yumaEvery time I watch this movie, I can’t get it out of my head. I love big, morally ambiguous films like this one… stories that don’t spell out everything, that lures us into a false sense of security about characters and then sock us in the gut with their actions… tales that make me think. It’s my curse to analyze everything. If a movie doesn’t give me anything to think about, it sucks. So, I’m much more likely to love a movie that asks me to ponder something than one that doesn’t. (This could explain why the vast majority of movies these days bore the hell out of me.)

There are a few films floating around out there that I love because they give me something to ponder. This is one of them.

The Plot: ex-Civil War soldier Dale Evans volunteers to help escort notorious captured outlaw Ben Wade to the train to Yuma. Unfortunately for everyone involved, Wade’s gang of thugs is hard on their trail.

What do I love about it? How about everything? But that’s a lot to take in, so I’ll start with the basics.

The Director: on the commentary, James Mangold says he wanted to make the “tightest possible film for audiences,” because he feels like many movies are “pretentious” in taking up too much of the audience’s time. He cut this movie with the idea of, “Do I DESERVE to take up another five minutes of someone else’s time?” I like that. It shows respect. It shows a tight script. It comes in just under two hours, yet it has an amazing amount of character development. This is what every movie should be.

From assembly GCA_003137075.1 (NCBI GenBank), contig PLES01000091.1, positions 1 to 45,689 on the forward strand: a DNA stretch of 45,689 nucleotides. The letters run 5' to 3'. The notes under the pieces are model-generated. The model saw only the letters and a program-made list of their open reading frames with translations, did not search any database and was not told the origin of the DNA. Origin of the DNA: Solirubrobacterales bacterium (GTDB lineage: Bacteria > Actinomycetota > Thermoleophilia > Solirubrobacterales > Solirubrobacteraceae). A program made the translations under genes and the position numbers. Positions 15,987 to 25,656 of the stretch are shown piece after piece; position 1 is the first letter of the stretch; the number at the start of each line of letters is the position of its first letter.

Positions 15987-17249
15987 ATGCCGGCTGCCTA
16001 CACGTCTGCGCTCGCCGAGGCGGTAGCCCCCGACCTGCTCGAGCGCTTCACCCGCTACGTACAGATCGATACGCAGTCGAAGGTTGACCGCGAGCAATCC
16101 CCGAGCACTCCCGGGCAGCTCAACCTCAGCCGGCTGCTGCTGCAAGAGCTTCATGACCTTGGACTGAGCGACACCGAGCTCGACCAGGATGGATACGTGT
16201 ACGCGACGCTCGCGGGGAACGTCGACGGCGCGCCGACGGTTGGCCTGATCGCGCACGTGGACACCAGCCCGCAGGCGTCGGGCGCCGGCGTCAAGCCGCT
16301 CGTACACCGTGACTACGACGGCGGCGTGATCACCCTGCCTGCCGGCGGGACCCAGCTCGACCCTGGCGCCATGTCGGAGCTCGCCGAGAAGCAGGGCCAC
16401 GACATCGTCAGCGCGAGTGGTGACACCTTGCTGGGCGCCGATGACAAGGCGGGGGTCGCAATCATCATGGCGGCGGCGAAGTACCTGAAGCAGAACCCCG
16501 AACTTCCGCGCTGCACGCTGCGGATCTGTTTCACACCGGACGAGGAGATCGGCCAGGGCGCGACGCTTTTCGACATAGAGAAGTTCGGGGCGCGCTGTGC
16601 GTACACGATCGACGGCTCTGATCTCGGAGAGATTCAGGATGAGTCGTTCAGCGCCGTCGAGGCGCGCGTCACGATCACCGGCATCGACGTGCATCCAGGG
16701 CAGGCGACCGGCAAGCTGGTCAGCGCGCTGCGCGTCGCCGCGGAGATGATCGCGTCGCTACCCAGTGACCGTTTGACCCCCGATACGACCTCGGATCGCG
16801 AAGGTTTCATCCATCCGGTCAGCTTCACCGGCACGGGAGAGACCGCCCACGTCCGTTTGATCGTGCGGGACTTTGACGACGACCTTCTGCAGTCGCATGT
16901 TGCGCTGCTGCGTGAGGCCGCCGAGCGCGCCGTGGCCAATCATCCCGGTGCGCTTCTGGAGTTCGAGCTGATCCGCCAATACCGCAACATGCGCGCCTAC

yumaThe Symbolism: many Christians have complained that this film is anti-religious. Wade carries around a revolver with a crucifix on the side of it, called “The Hand of God.” He quotes scripture when he’s not tossing sanctimonious jerks off cliffs. And he often calls people out on their hypocrisy. But, if you think the surface representation of faith in this film is “it,” you’re missing the entire point: that this film is in a sense, a journey toward redemption for both men. Wade tries to tempt Evans with evil – by offering to pay him a thousand dollars to let him go. By the end, Evans’ determination to stick with his principles changes both of them. It turns Evans into a hero, and Evans becomes a Christ figure for Wade. Evans is the first man Wade has ever met who actually can’t be bought.

The Parallels: This is where it really gets interesting. Here, we have two men who are more alike than we might think – both of them are in a tough situation, both have a younger man in their life watching their every move, and both are intelligent. Wade is the anti-Evans, and vice versa. Wade is bored with life; Evans is just trying to survive. Wade is fearless, because he doesn’t feel as if he has anything to lose; Evans is a coward. Wade is adored and looked up to by Charlie; Evans’ son despises him for his “cowardice.” In the end, they are “almost” friends, because Wade decides to help Evans become a hero to his son.

The Boys: there are also similarities between their “sons” – the ruthless Charlie, who will do anything to save Wade, and William, who follows after his father in spite of his low opinion of him, and then winds up trying to save him, just as Charlie is determined to get Wade back. Both boys seek to help their father figures. Charlie does it through utter brutality and violence; William does it with intelligence and bravery. One of the boys is already pure evil; the other is on the cusp of manhood. This is the moment of decision for both of them – and that’s why one lives, and the other must die.